The reason given is that the claim fails to meet inpatient criteria. “This is happening even though clinical documentation supports medical necessity and the stay meets the ’2-midnight’ rule per CMS guidelines,” said Jennifer Ward, CRCS, denial specialist supervisor for patient financial services revenue integrity at Sharp HealthCare.
- Payers are finding ways to underpay valid claims.
One tactic is by downgrading the DRG — often with sepsis cases. Another tactic is that payers do give authorizations but won’t pay the claim until medical records and itemized bills are submitted. “It’s a stall tactic, and a way to avoid payment. The payer’s intent is to do line-item denials,” said Ward.
- Payers are making it hard to appeal by giving no clear explanation for the denial.
Increasingly, Explanation of Benefits codes don’t give the correct denial (or underpayment) reason. Overly general codes mean staff must call the health plan to find out why. “It makes it very labor-intensive and difficult to collect money due,” said Ward.
- Some insurance companies use third-party vendors to handle authorizations.
In some cases, services that don’t require authorization are getting denied for not having one. “It’s because the third party, not the insurance company, requires an authorization,” explained Brennen.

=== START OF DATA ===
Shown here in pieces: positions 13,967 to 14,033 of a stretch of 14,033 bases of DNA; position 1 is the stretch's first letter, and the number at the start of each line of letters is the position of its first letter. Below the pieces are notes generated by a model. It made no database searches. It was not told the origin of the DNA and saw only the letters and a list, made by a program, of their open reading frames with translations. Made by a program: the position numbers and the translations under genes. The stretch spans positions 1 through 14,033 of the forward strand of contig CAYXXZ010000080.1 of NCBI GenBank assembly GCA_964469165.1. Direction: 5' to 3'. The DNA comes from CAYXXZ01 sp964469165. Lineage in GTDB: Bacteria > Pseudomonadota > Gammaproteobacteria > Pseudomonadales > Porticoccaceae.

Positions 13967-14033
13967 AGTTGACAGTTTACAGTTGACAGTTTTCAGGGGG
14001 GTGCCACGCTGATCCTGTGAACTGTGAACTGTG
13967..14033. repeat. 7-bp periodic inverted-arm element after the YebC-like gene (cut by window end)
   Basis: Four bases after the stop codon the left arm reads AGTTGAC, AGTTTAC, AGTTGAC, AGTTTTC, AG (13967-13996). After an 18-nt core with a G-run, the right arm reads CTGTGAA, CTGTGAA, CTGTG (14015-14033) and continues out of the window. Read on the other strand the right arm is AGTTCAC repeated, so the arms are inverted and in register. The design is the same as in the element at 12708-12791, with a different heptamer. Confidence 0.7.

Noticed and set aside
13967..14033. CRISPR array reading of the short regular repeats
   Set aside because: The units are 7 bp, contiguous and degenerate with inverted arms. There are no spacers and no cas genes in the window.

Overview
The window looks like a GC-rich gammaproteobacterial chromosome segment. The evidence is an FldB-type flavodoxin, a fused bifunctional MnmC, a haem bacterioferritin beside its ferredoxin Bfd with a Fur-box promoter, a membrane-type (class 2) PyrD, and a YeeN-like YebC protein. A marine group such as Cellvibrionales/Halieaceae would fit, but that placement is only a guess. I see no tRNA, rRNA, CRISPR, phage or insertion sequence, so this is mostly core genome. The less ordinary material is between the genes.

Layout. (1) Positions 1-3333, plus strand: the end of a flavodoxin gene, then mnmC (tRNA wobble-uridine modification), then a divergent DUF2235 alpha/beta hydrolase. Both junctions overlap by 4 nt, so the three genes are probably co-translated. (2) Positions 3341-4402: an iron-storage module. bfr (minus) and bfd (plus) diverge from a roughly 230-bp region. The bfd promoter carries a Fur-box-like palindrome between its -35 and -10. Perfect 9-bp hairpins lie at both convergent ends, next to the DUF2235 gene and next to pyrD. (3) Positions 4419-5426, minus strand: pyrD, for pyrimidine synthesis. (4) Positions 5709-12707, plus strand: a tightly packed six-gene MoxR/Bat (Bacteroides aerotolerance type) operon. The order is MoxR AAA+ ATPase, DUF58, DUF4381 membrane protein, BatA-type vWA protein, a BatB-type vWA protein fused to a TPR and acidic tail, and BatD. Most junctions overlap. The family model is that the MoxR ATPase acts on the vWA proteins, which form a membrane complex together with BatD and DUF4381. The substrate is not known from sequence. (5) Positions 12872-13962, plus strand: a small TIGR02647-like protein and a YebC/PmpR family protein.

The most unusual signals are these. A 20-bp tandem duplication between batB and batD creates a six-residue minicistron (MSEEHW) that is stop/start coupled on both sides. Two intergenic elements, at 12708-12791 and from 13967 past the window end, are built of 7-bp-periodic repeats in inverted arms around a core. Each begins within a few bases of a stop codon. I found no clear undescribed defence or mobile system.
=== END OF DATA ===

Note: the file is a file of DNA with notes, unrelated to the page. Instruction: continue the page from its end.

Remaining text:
- Issues with payer systems are causing retired edits or requirements to be mistakenly reactivated during system updates.
“This causes erroneous denials,” said Brennen.
- Payers are targeting claims for medical necessity in the emergency department.
“Payers are placing the burden on the providers to prove that the patient needed to be in the emergency department,” said Amy Hayes, MBA, senior director of revenue cycle services at Great Plains Health. Some insurance companies are targeting ER patients they deem non-emergent. “They have their own proprietary criteria, and it’s different from national standards, causing ER denials for level of care,” said Brennan.
- Payers are denying claims for “site of service.”
“This is to shift procedures away from the hospital to [less expensive] standalone clinics or physician offices,” said Brennan.